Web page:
Worcester School Board Cuts 32 Positions For Pay Increases; 13 EAs Expected To Lose Their Jobs

Worcester School Board Cuts 32 Positions For Pay Increases; 13 EAs Expected To Lose Their Jobs
06 19 Color Page 04 WEB

NEWARK – The elimination of 32 positions will enable the Worcester County Board of Education to fund pay increases for teachers.

On Tuesday, the school system ratified negotiated agreements with the Worcester County Teachers Association (WCTA) and the Worcester County Education Support Personnel Association (WCESPA) finalizing salaries for the coming school year. Those teachers and support personnel eligible will receive a step increase while those beyond the step system (who have been teaching in Worcester County for more than 15 years) will receive a 1 percent cost-of-living increase. Teachers who are three years behind in step increases will also receive a mid-year step increase.

Bus contractors will get an equivalent pay raise.

“Teachers are getting a little bit,” school Board of Education member Sara Thompson said. “Not what we need to give them but they’re getting something.”

Though education officials announced plans to give teachers raises early in this year’s budget process, when county leaders voted not to fund all of the board of education’s $82.7 million request school system officials and representatives of WCTA and WCESPA went back into negotiations.

“From the beginning, we have been vocal in support of pay increases for county and school system employees,” said Superintendent of Schools Dr. Jerry Wilson. “Our employees are central to becoming a world class system for our children. Fundamental to this mission is to honor salary schedules. Our employees have been patient while exceeding our performance expectations. They must be fairly compensated.”

Using the SurveyMonkey website, WCTA and WCESPA members were able to vote on the renegotiated contract agreement in time for Tuesday’s school board meeting. According to Beth Shockley-Lynch, president of the WCTA, more than 95 percent of association members voted to support the contract. She praised school system officials for reallocating the money to fund salary increases.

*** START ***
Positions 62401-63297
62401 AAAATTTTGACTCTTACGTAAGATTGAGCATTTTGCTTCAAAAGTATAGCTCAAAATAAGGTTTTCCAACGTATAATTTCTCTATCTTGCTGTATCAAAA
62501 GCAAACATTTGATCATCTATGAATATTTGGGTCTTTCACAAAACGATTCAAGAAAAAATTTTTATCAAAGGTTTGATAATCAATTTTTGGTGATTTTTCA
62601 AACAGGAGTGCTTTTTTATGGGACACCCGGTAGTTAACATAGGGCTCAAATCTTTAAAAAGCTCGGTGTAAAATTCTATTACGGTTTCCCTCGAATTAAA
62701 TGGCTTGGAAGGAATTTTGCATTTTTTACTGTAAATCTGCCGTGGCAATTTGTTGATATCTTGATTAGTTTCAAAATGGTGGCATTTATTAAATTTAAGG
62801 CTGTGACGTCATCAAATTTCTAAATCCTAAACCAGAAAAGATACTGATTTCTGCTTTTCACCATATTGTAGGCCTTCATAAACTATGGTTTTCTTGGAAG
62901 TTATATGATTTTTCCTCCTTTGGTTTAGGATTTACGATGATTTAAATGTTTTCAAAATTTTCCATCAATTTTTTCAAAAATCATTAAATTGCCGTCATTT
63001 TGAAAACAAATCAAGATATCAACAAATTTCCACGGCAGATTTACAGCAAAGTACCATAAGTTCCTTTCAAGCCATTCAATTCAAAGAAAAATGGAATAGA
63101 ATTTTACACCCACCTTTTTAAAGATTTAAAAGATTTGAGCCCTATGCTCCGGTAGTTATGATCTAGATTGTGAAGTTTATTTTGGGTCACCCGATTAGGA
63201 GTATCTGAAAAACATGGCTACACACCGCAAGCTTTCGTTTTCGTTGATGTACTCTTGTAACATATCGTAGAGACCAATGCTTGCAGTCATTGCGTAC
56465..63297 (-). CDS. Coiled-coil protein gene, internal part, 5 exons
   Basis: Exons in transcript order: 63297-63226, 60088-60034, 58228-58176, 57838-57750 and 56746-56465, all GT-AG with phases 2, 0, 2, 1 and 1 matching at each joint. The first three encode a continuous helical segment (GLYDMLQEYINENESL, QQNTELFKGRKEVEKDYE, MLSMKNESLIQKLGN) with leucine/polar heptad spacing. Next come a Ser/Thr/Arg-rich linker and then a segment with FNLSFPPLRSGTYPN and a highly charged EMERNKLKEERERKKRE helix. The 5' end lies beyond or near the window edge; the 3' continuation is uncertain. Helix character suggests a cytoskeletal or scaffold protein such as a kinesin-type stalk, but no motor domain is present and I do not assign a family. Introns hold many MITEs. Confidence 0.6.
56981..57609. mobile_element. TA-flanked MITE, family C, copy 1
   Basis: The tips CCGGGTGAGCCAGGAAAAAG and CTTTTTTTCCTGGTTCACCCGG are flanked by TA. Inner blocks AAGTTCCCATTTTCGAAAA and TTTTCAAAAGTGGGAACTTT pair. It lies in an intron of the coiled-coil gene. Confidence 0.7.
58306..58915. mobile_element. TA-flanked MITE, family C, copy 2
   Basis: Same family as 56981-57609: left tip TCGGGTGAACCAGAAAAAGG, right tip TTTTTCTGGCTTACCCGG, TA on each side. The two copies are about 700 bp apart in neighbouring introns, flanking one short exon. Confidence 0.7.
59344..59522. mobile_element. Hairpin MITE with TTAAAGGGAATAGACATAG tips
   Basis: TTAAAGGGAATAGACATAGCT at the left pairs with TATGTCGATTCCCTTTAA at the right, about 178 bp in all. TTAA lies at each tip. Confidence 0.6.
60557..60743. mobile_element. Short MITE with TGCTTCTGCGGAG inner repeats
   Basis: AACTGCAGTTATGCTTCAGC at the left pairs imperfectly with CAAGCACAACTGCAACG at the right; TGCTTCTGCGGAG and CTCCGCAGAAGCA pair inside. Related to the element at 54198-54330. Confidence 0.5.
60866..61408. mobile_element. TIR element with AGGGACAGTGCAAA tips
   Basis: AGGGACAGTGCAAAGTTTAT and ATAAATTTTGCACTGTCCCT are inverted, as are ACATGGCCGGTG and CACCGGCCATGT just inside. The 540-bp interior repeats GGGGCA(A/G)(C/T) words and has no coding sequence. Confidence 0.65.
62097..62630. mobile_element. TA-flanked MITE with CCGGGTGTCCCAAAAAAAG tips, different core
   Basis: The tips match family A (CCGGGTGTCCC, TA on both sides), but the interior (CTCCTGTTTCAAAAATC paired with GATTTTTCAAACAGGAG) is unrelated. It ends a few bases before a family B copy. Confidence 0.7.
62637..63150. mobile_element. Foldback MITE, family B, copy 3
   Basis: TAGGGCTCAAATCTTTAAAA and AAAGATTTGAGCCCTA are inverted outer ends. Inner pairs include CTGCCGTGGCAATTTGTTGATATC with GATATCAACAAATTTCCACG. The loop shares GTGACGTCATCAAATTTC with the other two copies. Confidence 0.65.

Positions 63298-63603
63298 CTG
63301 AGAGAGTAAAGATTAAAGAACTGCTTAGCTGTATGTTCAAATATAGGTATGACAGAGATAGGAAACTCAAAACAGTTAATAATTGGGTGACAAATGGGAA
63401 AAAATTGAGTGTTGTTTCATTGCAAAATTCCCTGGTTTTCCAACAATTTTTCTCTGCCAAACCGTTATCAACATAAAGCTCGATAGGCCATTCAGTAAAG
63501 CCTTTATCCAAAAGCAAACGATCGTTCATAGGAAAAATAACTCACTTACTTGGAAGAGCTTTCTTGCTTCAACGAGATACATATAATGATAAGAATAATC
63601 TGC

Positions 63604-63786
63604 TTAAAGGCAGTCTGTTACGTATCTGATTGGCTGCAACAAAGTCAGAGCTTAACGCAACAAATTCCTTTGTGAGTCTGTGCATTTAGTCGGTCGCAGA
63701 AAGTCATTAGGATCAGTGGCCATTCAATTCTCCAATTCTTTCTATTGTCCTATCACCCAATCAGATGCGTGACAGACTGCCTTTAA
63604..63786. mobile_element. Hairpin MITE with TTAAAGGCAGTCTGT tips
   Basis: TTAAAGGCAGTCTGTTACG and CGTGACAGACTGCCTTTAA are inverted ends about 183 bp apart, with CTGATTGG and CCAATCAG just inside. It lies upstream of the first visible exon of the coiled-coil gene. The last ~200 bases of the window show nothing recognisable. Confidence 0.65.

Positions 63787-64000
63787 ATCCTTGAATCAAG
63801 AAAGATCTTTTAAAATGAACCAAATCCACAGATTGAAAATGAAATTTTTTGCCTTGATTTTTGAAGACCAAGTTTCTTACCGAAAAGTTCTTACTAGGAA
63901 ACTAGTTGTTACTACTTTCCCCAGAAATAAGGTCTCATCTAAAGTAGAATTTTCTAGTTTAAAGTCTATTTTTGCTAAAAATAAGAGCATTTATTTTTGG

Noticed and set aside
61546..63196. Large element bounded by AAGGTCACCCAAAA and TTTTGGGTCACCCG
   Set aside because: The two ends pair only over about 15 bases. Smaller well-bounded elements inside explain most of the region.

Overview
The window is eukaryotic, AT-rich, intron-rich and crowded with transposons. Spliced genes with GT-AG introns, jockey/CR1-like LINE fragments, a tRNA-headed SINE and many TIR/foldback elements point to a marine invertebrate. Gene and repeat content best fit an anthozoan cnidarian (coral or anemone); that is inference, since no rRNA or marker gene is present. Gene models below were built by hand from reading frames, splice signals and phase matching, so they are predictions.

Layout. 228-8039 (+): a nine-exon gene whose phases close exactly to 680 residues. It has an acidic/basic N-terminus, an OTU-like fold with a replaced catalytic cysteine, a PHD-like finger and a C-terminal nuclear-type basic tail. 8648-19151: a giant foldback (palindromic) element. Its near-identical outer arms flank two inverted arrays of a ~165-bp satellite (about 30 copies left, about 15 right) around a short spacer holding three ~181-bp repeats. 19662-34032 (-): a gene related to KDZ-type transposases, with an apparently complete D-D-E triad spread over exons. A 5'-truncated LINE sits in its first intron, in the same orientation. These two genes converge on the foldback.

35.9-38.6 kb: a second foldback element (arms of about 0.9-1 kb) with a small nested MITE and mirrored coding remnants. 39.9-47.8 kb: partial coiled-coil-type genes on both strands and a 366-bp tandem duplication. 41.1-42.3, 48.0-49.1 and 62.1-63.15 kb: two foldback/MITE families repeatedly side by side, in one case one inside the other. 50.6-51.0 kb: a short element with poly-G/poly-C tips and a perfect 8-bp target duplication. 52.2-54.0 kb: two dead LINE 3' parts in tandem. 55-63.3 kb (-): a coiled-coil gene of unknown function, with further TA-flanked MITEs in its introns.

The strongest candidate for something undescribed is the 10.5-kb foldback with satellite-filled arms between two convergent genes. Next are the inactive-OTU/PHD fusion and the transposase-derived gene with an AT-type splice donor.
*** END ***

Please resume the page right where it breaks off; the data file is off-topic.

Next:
“We are making history in Worcester County today,” she said. “You’ve chosen to break with tradition and take a different approach to funding our budget. This has been a tough year for all of us, but I love happy endings and you’ve given us a happy ending.”

Bob Rothermel, president of the school board, said officials had faced a difficult dilemma but had realized the importance of supporting school employees.

“I think we had a moral obligation to do what we did,” he said.

Wilson said the $1.9 million pay package was made possible by the elimination of 1.5 administrator positions, 17.5 teaching positions and 13 educational assistant positions. Though the teaching and administrative positions were vacated through retirement or resignation, 13 of the county’s 177 educational assistants lost their jobs.

“Each of these positions directly supports a child’s education,” he said. “These losses affect the community yet we need to ensure staff are paid fairly.”

Wilson also said that in spite of what some of the county’s elected officials have said, the fact that Worcester County has the highest per-pupil funding in the state does not mean it’s easy to find the money to pay for salary increases.

“There is nothing easy about it,” Wilson said.

According to the superintendent, Worcester County ranks 13th in the state when it comes to teacher pay. In recent weeks, community members and educators have lobbied for raises for local teachers, citing the fact that many could earn more money working in other counties. Statewide, the average teacher salary is $65,000. In Worcester County, it’s $61,000, Wilson said.

In a news release issued after Tuesday’s decision, school system officials said education spending was showing a downward trend in Worcester County. In 2000, the county spent 51 percent of its financial resources on the school system. In 2015, the county spent 44 percent of its budget funding the school system.

“We’re seeing other counties dedicate a greater percentage of their county resources to their school systems,” said Vince Tolbert, the board of education’s chief financial officer. “In fact, the latest statistics from Maryland’s Department of Legislative Services show that 83 percent of Maryland’s jurisdictions dedicated more of their county resources to public education than Worcester.”

Tolbert said those school systems included Somerset and Wicomico.

Tolbert said the salary package approved Tuesday was achieved through the savings from the elimination of the 32 positions, which amounted to $1.7 million, as well as through early retirement and energy savings.

Wilson said the loss of the positions would be felt not just in the schools but in the local community, as the school system was a powerful economic engine.

“The irony is that the very engine that could help drive a stronger economic recovery in Worcester County is being forced to cut jobs in order to provide fair wages for its employees,” Wilson said. “It’s an alarming paradox because robbing Peter to pay Paul is certainly not a sustainable practice.”